the point of no return at the edge of a black hole, these coated strings completely suck.  But I mentioned that already, sorry.  Hadn't changed them yet when we had our quiet little acoustic jam and I found myself wishing I had.  So weird, cause I have now confirmed with (producer) Doug that the tracks we did for Amy's record on Saturday did indeed sound bomb-diggity (that means really, really, good) upon revisitation.  Apparently they are recording strings only, do not play live, do not collect $200.  

The Skinny
Things went well, we worked out the four songs that we had on the agenda and are now close to being ready to play the entire Pretend I'm Fur EP.   Record release party is scheduled for June 11th at Hotel Cafe, so we're ahead of the curve.  I'm singing a LOT on this stuff, and still need work with the simultaneous bass/vocals thing, but it's getting closer.  Rumor has it Dan is going to join us on stage and play some
funky brazilian instruments, and we may have help with the backing vocals from our lovely and talented friends Sarah and Jamie.  Sweet.  

Compare and Contrast
Just wanted to take a second to point out how radically different those two nights were.  Crazy-loud rambunctious rock music one night, then acoustic brazilian folk pop the next.  Gotta love it.  Next up: 90's Grunge tribute band...


So, the artist formerly known as
Dream Life Misery rides again.  Things didn't quite pan out for DLM after we made a couple of rock-radio-ready CD's, but we had such a blast playing together we thought we'd reform and play our favorite cover tunes from the Grunge era of the 90's.  Doug Heffernan (ballsy lead vocals/guitar and the same guy who is producing Amy's record), Dan Nelles (drummer extraordinaire), Tony Gray (ripping lead guitar) and myself have been getting together once a week to work up our song list.  We're shooting for four full sets of tunes and currently we're lingering somewhere just short of three.  The plan is to find a booking agent that knows how to get us into casinos, corporate parties, reunions and other assorted well-paying gigs.  

How Low Can You Go
The main challenge for me with Flannel High is "Floppy String Syndrome".  We tune our guitars down a whole step to get the vocals closer to Doug's range (you try singing "
Outshined" in it's original key and let me know how that goes).   Getting the instrument to feel right and wringing a good tone out of it is particularly difficult with less string tension.  A necessary evil for sure, I'm not complaining here, just acknowledging that it's a tricky beast.   And to make matters worse, on about 8 songs we tune the E string down ANOTHER whole step to enable the "D-tune" fingering.  So my E is now a C.  I can make it work but it is freaking essential that I have a workable tone happening.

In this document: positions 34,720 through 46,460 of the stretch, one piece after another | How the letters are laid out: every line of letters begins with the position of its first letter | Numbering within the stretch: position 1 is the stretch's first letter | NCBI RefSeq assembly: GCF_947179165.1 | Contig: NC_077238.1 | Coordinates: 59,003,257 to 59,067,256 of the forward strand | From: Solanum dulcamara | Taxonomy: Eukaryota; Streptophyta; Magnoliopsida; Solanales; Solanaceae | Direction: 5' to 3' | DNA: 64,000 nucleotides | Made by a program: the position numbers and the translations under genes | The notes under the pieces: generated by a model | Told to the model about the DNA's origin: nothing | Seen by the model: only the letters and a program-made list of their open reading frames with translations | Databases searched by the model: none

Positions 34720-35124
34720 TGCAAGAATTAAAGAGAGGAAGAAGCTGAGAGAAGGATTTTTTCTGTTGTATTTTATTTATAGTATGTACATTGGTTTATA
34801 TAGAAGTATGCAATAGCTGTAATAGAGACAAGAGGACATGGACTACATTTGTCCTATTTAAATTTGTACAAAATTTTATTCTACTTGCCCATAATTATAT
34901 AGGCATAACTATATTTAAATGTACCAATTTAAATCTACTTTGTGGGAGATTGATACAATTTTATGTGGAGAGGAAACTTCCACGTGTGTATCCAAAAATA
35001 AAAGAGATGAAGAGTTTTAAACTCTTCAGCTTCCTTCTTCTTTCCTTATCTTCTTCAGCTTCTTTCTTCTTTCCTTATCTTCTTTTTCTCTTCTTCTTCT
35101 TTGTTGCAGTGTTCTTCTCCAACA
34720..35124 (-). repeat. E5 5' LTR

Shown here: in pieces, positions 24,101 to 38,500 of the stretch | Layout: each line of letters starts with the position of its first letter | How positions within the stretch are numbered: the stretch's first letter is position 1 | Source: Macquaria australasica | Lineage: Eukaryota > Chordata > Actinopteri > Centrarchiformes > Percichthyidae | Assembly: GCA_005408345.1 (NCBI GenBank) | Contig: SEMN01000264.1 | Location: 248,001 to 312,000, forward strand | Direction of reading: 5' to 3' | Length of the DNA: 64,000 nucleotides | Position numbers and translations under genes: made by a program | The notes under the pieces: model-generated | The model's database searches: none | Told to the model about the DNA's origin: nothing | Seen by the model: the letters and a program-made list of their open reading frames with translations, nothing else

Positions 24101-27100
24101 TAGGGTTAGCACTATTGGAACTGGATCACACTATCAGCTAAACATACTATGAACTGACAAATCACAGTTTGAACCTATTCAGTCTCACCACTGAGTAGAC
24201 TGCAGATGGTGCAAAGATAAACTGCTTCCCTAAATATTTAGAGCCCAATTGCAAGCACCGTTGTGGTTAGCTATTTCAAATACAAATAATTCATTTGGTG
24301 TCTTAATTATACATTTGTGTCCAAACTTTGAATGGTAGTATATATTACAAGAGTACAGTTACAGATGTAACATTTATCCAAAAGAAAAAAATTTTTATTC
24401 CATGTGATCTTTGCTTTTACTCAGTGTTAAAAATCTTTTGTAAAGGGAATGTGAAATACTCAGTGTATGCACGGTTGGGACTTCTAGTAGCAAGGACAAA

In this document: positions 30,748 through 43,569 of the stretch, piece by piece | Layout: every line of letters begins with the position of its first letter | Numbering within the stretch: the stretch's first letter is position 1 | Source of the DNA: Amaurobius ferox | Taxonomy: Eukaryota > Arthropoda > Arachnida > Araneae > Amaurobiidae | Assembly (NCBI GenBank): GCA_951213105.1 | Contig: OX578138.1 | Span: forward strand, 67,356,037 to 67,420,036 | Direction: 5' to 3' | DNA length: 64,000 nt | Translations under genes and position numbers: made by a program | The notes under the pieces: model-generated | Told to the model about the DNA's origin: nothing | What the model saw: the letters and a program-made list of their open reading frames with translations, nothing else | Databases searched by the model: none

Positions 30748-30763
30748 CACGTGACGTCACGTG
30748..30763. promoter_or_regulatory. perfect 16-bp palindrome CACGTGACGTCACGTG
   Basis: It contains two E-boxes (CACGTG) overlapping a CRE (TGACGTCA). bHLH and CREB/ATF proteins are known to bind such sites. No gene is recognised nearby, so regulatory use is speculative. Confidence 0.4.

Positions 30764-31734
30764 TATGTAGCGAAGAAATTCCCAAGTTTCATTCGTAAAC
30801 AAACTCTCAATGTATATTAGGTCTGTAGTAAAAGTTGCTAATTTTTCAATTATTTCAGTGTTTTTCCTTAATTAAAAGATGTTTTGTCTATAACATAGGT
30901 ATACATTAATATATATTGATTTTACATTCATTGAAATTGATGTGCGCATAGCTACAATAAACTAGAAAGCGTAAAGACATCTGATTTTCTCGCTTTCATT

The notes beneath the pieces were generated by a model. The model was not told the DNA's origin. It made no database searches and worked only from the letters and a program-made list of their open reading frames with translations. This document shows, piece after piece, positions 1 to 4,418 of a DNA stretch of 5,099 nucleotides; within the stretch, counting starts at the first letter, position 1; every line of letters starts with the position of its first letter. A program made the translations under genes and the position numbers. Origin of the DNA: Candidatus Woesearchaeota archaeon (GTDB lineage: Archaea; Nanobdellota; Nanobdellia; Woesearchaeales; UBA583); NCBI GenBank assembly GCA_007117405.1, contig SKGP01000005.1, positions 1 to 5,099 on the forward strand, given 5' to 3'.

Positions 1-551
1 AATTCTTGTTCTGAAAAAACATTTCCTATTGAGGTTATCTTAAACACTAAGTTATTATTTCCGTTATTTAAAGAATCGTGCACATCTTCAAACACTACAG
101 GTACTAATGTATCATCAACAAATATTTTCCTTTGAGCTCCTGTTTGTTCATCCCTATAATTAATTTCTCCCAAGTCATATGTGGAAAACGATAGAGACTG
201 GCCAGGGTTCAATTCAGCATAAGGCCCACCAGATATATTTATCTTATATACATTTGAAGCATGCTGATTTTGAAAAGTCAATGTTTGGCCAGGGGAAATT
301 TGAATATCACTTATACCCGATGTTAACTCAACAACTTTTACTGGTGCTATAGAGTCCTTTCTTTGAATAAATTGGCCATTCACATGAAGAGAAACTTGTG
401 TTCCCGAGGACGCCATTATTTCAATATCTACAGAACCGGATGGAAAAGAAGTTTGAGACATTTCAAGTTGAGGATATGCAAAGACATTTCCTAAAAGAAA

Did you say your single is SIX minutes long?
Somehow in the 90's the radio waves were packed with looooooooong songs.  Seriously, most of the tunes we do are 5-ish minutes long.  Pearl Jam's very first single "
Alive" is damn near six minutes.  And radio ate that shit up.  Crazy.  The upshot is, with a little stretching, we can pull off 8 song sets and hit forty five minutes.  

Oh yeah, I was gonna talk about the rehearsal
Doug got stuck with some domestic duties and was running late, so we rocked it as a trio for awhile, sans vocals.  Always tricky to follow the songs without vocals, but it's a good exercise and we did a pretty reasonable job.  The new song for the day was "
I Alone" from the band Live.  Very cool bass stuff to play, the dude in Live is way underrated.  Still haven't had time to change the crappy strings on the Precision, so I was struggling with tone again.  Boo.  My own fault.  Not AS bad because this band isn't as loud as M.O.M. and the room wasn't quite the bass trap we had on Monday.  Still, not good.  MUST change strings immediately, I'm getting frustrated and it just ain't as fun as it should be.  

Anyway, we moved from the new song and ran through some other stuff till Doug arrived.  Then circled back with him and polished off "I Alone", sounded great.  FH is rounding into form, I think we're just about ready to be unleashed on the world.  We've technically had one gig, but hopefully its going to blossom into some cool opportunities soon.  

A Quick Thought On Covers
Playing covers is seriously rad!  Our set list is nothing but really cool songs that are fun as hell to play.  The 90's was a great decade for rock music and a lot of the bass players were WAY better than I remembered.  Cool droning stuff, interesting parts, very dark and musical too.   Learning covers is so completely educational, every single song has subtleties worth paying attention to.  I seriously wish I'd been more diligent in my younger years and actually learned the songs my cover bands did, instead of faking them.  My loss.  

Wow, This is Ridiculously Long and I'm Still Typing
Sorry, I'm done now.  You rule if you made it this far.  Feel free to "ping" the anonymous comments section so I can get an idea of how many of you there actually are.  My guess is four.  Maybe three.  Seriously, go type "ping" or some other random single word as a comment.  But only once per person, for real, I'd love to get an idea of the actual number of masochists there are amongst you.  Plus it'll be funny when no one does it and I realize I'm all alone at the end of 5000 words :) 

Seeya next time, probably after Saucy's show in San Diego next week,
Promising Relative Brevity,



Made it to the end!

Really great and reminds me of trips where JLG had "cauliflower ear". Keep it coming!

Re: Made it to the end!

Love it! Guess I've always had a thing or two to say, eh? Thanks for checking in, LCZ (I think that's the right initials). :)



Help! I've fallen and I can't get up!

Re: Hellooooooooo

Don't panic, help is on the way!!




Re: :)



As you wish...



Bomb Diggity ova hea.